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All a person’s ways[a] seem right[b] in his own opinion,[c]
but the Lord evaluates[d] the motives.[e]

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Footnotes

  1. Proverbs 16:2 tn Heb “ways of a man.”
  2. Proverbs 16:2 sn The Hebrew term translated “right” (זַךְ, zakh) means “pure, clear, clean” (cf. KJV, NASB “clean;” NIV “innocent;” ESV, NKJV, NLT, NRSV “pure.” It is used in the Bible for pure (uncontaminated) oils or undiluted liquids. Here it means uncontaminated actions and motives. It address how people naively conclude or rationalize that their actions are fine.
  3. Proverbs 16:2 tn Heb “in his eyes.” Physical sight is used figuratively for insight, or one’s intellectual point of view.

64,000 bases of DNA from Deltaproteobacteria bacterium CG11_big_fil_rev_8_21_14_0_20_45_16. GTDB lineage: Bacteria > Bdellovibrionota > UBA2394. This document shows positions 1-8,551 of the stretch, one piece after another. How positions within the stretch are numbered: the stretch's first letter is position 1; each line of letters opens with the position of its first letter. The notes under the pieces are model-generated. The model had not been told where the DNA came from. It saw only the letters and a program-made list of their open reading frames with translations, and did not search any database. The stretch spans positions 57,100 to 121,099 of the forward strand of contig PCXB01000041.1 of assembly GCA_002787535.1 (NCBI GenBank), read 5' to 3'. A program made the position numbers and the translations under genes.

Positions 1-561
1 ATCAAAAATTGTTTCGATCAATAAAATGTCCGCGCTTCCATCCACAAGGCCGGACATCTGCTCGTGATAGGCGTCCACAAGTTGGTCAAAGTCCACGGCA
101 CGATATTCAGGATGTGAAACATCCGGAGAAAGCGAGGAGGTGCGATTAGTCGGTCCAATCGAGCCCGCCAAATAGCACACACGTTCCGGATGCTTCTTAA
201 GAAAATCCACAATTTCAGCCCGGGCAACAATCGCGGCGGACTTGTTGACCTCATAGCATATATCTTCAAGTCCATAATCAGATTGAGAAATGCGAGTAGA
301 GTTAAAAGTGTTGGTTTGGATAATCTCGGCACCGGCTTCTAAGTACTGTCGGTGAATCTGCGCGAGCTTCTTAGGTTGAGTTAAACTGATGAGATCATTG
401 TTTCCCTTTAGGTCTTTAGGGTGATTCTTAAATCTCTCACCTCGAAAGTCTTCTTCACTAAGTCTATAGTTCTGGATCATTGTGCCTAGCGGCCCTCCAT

4. Proverbs 16:2 tn The figure (a hypocatastasis) of “weighing” signifies “evaluation” (e.g., Exod 5:8; 1 Sam 2:3; 16:7; Prov 21:2; 24:12). There may be an allusion to the Egyptian belief of weighing the heart after death to determine righteousness. But in Hebrew thought it is an ongoing evaluation as well, not merely an evaluation after death.
  5. Proverbs 16:2 tn Heb “spirits” (so KJV, ASV). This is a metonymy for the motives, the intentions of the heart (e.g., 21:2 and 24:2). sn Humans deceive themselves rather easily and so appear righteous in their own eyes, but the proverb says that God evaluates motives and so he alone can determine if the person’s ways are innocent.

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